Geraldo Rivera appeared on the O'Reilly Show yesterday comparing Roger Clemens attorney with the attorney for Mark McGwire. Geraldo's position was that Rusty Hardin, Clemens' attorney, should be disbarred for allowing his client to testify. He said that Hardin is responsible for Clemens' federal indictment yesterday for allegedly lying to Congress.
Geraldo's position, like so many others including that of Major League Baseball, is that Clemens lied because he used steroids while winning some or all of his record-breaking seven Cy Young Awards as one of baseball's two best pitchers.
The period in question was when his trainer Brian McNamee alleged he was injecting Clemens with steroids between 1998 and 2001, when Clemens won two of his seven Cy Young Awards.
Clemens was "convicted" on steroid charges by George Mitchell, former Senate Majority Leader, who was hired by Major League Baseball to do a report on steroid use in baseball.
Clemens was singled out by name 82 times in the 409-page report, compiled by former Senate Majority Leader George Mitchell. Much of the information on Clemens came from his former trainer, Brian McNamee, once the Yankees' strength and conditioning coach.
The use of largely one witness against Clemens to name him so many times in a report could leave the impression that Clemens is banking on proving McNamee is lying. And the "conviction" was done with little or no defense other than Clemens' adamant denials of the charges of his alleged steroid use.
Is Clemens guilty of lying to Congress?
The first is yet to be decided. Famous people are often proved right in jury trials. Some say that they have the advantage because of their fame. The best example of this preference could be OJ Simpson. Yet, even in OJ's case, the glove incident was tantamount to the win by the defense team he hired.
If this proves to end up being Clemens against McNamee, the defense could hold more of the cards than we know. Only a trial seems inevitable here. Not the outcome. The outcomes of jury trials are often a toss-up depending on what the two sides, the prosecution and defense, are able to get before the jury and the jury's impression of the witnesses.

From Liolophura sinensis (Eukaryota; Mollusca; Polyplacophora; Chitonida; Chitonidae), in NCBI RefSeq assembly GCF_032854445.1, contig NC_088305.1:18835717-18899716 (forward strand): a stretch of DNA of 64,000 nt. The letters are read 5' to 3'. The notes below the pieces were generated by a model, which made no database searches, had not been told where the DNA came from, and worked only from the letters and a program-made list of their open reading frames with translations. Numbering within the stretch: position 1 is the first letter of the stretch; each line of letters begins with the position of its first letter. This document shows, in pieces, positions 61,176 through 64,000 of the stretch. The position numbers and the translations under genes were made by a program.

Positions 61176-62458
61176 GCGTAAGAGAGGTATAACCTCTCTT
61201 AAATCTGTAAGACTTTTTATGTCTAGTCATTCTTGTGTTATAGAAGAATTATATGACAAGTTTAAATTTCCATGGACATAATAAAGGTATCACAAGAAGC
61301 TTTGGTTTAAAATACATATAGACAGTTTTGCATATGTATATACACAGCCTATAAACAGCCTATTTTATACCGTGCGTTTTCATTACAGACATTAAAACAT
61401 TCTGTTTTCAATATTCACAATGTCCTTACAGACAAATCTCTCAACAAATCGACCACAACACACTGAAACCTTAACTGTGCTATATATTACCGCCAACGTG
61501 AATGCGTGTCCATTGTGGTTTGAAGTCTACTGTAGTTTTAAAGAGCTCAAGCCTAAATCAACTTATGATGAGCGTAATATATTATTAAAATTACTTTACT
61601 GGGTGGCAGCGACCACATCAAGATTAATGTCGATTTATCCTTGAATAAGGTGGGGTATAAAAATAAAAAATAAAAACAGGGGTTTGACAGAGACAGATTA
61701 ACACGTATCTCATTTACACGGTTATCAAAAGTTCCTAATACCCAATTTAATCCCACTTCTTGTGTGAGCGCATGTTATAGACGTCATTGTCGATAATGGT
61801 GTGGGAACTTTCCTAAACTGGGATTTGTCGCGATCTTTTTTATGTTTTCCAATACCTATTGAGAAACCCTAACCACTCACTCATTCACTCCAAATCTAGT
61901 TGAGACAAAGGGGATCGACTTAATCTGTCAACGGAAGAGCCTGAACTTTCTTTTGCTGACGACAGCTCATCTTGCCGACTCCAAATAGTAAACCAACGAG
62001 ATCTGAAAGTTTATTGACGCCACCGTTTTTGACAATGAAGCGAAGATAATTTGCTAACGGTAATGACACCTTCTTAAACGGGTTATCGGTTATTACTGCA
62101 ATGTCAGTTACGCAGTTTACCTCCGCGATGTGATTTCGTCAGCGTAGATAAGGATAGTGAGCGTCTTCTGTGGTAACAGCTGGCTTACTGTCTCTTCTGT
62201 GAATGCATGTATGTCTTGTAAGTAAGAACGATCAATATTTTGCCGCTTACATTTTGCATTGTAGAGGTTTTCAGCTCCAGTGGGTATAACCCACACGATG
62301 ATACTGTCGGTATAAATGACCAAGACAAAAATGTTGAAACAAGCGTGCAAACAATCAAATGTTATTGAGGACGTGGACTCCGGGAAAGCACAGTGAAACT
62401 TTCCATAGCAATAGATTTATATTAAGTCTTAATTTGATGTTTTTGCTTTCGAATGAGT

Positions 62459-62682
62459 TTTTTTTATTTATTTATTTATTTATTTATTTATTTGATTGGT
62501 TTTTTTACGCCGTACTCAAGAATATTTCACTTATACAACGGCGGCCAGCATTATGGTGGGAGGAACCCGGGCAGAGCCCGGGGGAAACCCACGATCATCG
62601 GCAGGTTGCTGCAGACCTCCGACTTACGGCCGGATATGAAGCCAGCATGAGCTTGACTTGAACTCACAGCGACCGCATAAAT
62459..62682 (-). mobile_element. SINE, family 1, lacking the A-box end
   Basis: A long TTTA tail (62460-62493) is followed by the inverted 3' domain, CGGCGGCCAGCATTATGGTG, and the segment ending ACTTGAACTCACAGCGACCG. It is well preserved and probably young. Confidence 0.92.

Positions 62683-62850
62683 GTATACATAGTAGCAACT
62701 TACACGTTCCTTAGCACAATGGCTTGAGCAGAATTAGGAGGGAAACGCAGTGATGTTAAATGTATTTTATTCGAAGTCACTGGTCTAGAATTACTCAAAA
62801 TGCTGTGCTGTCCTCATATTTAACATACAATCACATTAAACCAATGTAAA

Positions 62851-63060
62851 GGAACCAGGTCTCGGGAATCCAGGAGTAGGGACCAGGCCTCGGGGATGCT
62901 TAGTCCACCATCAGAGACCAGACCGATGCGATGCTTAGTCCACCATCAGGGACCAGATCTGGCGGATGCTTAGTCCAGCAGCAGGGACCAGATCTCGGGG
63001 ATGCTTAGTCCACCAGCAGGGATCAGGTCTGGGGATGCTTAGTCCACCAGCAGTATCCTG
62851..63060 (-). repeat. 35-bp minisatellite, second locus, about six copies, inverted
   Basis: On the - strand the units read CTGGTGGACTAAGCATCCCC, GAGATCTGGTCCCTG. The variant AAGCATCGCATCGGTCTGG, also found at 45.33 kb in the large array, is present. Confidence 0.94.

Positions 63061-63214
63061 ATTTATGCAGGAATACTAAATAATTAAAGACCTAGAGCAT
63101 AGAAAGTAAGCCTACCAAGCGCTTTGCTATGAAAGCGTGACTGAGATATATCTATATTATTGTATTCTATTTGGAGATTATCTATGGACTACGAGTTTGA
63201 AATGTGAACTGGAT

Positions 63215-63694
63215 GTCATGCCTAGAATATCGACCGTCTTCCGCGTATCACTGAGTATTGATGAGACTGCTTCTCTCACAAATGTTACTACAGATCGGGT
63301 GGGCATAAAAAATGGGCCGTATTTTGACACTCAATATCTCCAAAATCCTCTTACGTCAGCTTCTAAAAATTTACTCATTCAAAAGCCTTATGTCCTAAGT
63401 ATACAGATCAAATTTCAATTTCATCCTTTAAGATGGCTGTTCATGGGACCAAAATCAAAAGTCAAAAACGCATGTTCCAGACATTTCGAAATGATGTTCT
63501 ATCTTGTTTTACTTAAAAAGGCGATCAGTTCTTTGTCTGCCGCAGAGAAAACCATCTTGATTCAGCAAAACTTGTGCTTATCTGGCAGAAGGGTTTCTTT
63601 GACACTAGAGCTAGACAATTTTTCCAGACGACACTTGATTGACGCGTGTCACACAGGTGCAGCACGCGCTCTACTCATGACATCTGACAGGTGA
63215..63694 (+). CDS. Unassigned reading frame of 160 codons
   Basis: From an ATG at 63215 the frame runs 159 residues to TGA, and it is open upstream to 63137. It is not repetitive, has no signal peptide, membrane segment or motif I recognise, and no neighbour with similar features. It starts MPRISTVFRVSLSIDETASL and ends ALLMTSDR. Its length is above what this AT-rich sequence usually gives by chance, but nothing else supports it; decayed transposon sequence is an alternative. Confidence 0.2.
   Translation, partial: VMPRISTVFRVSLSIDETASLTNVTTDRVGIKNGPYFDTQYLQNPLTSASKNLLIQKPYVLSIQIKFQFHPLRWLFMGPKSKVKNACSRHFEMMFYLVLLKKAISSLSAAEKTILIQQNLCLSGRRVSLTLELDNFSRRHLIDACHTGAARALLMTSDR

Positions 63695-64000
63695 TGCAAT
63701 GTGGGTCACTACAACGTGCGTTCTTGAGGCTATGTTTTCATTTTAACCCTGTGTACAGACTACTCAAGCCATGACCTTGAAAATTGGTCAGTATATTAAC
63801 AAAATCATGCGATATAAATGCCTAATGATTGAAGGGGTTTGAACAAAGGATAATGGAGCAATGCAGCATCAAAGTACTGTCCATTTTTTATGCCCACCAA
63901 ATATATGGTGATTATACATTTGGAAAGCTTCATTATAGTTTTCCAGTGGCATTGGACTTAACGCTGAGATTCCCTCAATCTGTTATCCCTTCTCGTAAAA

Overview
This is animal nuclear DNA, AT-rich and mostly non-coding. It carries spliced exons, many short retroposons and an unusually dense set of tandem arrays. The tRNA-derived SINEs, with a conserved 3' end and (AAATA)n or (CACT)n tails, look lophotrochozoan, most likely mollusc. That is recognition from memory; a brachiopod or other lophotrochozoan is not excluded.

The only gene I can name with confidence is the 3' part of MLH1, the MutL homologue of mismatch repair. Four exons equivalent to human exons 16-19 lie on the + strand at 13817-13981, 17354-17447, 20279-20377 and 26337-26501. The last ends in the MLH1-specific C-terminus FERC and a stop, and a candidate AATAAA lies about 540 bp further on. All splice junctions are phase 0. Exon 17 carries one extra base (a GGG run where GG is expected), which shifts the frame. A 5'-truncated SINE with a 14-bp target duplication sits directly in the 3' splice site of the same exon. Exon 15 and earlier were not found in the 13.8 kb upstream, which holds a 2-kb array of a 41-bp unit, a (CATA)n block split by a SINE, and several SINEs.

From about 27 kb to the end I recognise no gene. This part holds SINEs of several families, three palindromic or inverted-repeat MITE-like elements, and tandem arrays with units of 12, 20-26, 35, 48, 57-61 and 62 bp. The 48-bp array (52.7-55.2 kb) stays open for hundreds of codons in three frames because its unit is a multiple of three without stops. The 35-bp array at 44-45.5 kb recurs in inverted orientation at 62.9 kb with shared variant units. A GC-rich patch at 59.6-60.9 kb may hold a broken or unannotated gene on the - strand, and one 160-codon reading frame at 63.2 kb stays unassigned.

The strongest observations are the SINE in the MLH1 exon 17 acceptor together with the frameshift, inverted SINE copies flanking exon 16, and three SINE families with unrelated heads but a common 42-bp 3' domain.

As far as the claim that Rusty Hardin should be disbarred, Geraldo is completely wrong.
His claim was that Clemens should have been handled in the same way as Mark McGuire. This means that he has both convicted Clemens before trial, wants the public to believe that attorneys have control of clients, and claims that the failure of Hardin to get his client to act in a certain way is a basis for disbarment. As an attorney himself, he knows full well that this is far from the truth.
Clemens is yet to be convicted. For this alone, despite the evidence largely from McNamee whose testimony is likely impeachable (that is can be attacked as wrong) in various ways, Geraldo is subject to some form of opprobrium because he knows full well that a trial can result in Clemens' vindication.
But there are two more, far more grievous aspects of Geraldo's statements.
The claim that Hardin should be able to control his client is complete nonsense. Clemens dictates the grounds of his defense and what he does. As the client, he has largely control over what is done. And he has complete control over what he chooses to do. Thus, despite legal advice one way or the other, Clemens controlled whether he appeared before Congress to testify. Geraldo's claim that he did not is completely wrong.
Worse still is the claim of the need to disbar an attorney. As with any other attorney, Geraldo is obligated to ensure that he does not mislead the public. Especially, making claims like this against another attorney. There is absolutely no factual basis for his contention that disbarrment is appropriate.
Geraldo Rivera remains a member of the New York Bar. Thus, he could be disciplined if he broke any of the rules of that Bar when he made his intemperate statements. And one of the cardinal requirements is being accurate and truthful. It appears his remarks, as I remember them, missed that mark by a very long shot.
In the end, Clemens has the right as does anyone in the United States to vindicate his name in court. We should be far less ready to judge him than Geraldo Rivera. And if he clears his name, many will need to apologize to him.